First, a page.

AMD introduced their RDNA3 lineup a few days ago, showcasing the fastest Radeon GPUs on Earth. RDNA3 is a massive leap over RDNA2, not just in performance but also in efficiency. Team red presented the flagship RX 7900 XTX along with the RX 7900 XT. Read more about these GPUs here.
While boasting about their performance gains, AMD made some comparisons against the last-gen RX 6900 XT/6950 XT. However, we did not and still do not know how these GPUs fare against NVIDIA’s Lovelace. Today, based on the numbers AMD gave, a comparison has been made against the RTX 4090. Spoiler alert, in the gaming segment things look grim for Lovelace if the current pricing does not change.
Raw Raster Performance
In raw 4K raster performance, the RX 7900 XTX is up to 1.7x faster than last gen’s RX 6950 XT. That is a huge jump in performance and almost on par with the RTX 4090. Hardware enthusiast, I’m a Mac unearthed these numbers and found out that the actual performance is only ~45% faster.
How does it compare to NVIDIA’s flagship? Well, despite the initial 45% uplift setback, the RX 7900 XTX offers almost the same performance as an RTX 4090. That is insane! The 4090 beats the 7900 XTX by just 10%, however, that can be compensated by the 7900 XTX being 60% cheaper.
Although, across a large variety of games the difference can vary. I’m a Mac speculates that the final result would be in favor of NVIDIA with the RTX 4090 pulling ahead by at least 20%. It appears that the 7900 XTX is 10-15% faster than the RTX 4080 16GB, with the 7900 XT estimated to be equal to the 4080.
AMD themselves stated that the RX 7900 XTX provides 1.5x-1.7x more RT performance than the 6950 XT. That’s really impressive, however, the actual results are surprising to say the least.
I’m a Mac analyzed the charts showcased at AMD’s event and made some shocking revelations. After counting the pixels, the RX 7900 XTX provides the following RT increments generation on generation;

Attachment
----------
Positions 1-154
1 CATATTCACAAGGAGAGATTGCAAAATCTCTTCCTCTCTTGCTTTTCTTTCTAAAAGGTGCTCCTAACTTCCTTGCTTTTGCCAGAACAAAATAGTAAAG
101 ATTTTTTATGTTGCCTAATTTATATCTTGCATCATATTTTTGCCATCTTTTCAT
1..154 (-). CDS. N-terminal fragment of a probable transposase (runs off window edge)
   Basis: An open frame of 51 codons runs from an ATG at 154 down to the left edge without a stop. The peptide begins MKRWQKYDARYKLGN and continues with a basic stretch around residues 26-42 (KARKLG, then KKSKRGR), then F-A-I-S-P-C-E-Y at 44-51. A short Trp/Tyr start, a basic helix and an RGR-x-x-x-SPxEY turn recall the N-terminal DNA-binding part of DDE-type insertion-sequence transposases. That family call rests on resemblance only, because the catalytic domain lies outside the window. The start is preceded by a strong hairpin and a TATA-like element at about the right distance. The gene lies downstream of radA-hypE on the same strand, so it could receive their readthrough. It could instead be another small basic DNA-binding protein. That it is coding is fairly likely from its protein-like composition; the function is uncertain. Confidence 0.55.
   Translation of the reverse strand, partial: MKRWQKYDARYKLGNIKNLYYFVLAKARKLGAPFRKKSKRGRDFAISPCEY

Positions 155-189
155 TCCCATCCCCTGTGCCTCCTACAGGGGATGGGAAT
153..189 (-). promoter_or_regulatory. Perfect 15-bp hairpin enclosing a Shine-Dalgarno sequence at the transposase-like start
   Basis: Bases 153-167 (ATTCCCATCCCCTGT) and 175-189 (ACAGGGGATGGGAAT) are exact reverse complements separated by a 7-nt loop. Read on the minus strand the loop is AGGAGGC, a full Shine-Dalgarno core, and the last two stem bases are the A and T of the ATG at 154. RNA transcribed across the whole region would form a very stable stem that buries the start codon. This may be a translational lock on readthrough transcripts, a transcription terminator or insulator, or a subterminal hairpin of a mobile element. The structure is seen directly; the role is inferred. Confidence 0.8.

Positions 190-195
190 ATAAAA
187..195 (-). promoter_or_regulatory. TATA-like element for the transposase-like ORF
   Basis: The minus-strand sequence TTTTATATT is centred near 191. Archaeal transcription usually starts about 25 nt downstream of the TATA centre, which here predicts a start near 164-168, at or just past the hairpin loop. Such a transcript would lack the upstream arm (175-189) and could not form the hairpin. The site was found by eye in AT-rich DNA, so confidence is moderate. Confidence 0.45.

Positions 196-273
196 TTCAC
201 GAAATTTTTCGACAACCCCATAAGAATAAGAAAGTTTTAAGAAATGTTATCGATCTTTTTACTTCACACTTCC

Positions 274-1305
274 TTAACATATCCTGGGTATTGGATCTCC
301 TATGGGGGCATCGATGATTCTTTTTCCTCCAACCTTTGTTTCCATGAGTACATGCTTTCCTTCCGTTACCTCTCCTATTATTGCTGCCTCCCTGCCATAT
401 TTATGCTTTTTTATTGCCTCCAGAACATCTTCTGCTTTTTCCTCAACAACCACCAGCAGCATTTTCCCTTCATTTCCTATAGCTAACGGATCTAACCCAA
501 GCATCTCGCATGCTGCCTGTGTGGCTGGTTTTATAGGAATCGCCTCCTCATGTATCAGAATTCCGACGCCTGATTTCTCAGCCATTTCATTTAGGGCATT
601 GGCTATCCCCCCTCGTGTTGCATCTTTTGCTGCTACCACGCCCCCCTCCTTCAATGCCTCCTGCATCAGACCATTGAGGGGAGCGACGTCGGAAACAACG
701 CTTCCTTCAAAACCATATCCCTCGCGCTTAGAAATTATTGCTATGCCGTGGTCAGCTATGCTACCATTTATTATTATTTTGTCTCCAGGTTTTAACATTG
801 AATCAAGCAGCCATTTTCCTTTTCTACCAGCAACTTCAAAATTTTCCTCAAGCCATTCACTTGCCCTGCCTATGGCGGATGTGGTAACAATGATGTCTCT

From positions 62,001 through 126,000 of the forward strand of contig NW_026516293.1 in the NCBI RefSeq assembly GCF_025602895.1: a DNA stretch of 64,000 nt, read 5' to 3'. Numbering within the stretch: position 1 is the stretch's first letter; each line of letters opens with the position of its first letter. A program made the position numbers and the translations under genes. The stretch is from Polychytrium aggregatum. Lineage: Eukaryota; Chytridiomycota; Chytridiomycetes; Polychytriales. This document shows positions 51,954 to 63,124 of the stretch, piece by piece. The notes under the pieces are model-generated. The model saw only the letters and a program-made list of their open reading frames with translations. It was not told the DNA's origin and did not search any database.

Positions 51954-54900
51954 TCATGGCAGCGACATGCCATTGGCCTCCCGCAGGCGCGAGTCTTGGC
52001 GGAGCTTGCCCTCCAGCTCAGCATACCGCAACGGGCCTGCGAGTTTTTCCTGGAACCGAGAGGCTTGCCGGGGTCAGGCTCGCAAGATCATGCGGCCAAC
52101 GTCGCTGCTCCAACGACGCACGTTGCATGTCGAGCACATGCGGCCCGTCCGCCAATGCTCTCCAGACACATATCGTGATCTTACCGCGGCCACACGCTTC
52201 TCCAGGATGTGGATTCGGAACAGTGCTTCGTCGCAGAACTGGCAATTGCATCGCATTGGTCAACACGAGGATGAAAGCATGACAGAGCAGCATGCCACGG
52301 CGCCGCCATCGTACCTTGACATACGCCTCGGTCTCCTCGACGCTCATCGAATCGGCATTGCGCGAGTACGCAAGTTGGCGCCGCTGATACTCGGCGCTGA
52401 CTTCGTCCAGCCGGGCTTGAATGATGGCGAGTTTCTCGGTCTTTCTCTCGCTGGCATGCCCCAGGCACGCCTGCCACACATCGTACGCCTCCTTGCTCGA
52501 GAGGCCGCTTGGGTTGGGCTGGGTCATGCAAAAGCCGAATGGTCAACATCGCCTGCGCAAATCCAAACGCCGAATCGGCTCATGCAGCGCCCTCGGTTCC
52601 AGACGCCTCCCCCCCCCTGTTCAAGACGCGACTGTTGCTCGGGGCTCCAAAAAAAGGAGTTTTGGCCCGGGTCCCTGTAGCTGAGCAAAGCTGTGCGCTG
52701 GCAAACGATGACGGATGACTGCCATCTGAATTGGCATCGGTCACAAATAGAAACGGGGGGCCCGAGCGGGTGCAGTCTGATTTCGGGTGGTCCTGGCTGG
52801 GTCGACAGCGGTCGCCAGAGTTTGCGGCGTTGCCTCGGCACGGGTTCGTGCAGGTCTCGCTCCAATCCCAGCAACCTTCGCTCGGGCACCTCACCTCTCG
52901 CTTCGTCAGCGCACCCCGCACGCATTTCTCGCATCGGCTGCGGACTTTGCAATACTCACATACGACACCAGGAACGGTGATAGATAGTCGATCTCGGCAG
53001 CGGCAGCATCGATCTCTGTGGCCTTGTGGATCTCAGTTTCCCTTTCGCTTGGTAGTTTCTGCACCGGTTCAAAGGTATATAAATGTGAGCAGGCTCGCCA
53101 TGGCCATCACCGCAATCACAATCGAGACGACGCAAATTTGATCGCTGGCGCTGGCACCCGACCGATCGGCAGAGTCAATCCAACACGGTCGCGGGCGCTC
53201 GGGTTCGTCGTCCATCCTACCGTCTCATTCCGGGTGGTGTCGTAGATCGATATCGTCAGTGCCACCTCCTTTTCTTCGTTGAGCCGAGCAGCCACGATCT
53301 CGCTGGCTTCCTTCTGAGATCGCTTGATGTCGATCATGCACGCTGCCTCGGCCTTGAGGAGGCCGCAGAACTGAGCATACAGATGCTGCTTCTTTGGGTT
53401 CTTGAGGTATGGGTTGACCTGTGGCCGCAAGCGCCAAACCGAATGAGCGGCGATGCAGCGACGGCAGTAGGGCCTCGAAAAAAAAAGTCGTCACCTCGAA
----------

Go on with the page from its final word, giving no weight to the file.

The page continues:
- Cyberpunk 2077 ( 75% without FSR | 48% with FSR)
- Dying Light 2 (100% without FSR | 85% with FSR)
- Hitman 3 (72% without FSR | 56% with FSR)
These numbers may look decent on paper. However, on further inspection, we see that instead of a literal slideshow, AMD has promised a ~cinematic video-like experience. Is that a decent improvement? Of course, although you would still be better off without ray tracing. Thanks to Kepler, we see that RDNA3 despite being a somewhat decent increase, is 6x slower than the 4090 in RT instructions per second.
We have a few more charts for real-world numbers, courtesy of I’m a Mac. The RX 7900 XTX is on-average 68% faster than the 6950XT in ray tracing. Against NVIDIA’s best, it is equal to a 3090 Ti, or 20% slower than the RTX 4090. That’s not bad, although some games show a difference of over 2x (Cyberpunk 2077).
Many experts highlighted that the lack of endnotes in AMD’s presentation is not a good sign. Endnotes showcase where AMD get their charts/numbers from. For example, the 54% efficiency increase is probably for a certain GPU from the RDNA3 lineup. The very bottom right corner of the chart below (‘See endnote RX-816’) is a reference to which GPU was used for this metric.
To our surprise, there is no such endnote. We have no clue as to where AMD got this number from. Maybe AMD must’ve forgotten to add the reference. In any case, RDNA3 is extremely power efficient but we still need to be sure of the numbers given to us.
NVIDIA vs AMD, Who Wins This Generation?
The main intention behind NVIDIA’s high Ada pricing is clear, more performance for more price. In the end, the performance is actually really decent and a considerable jump from Ampere. However, the pricing and availability issues are not hidden from anyone.
RDNA3 is a slightly different approach. At the same price, you get more performance than last-gen though still slower than NVIDIA’s Ada. Does the price reduction make up for the lack of performance? Absolutely! Take this chart for reference.
In conclusion, NVIDIA’s Ada is for those requiring the latest and greatest features along with insanely fast performance. The cost you pay is, well money, a lot of money.
AMD’s RDNA3 is for those that want to enjoy a decent performance boost without breaking the bank. For 60% cheaper, you get around 20% less performance. As for the features, AMD has not disclosed much but we may end up seeing AMD put up some serious competition for NVIDIA’s DLSS 3.0.
However, team red does not have other tools like NVIDIA Broadcast, NVIDIA Ansel and NVIDIA Canvas. Still, the new hardware-enabled encoding/decoding capabilities sound like a great inclusion. In the end, the ball is in your court.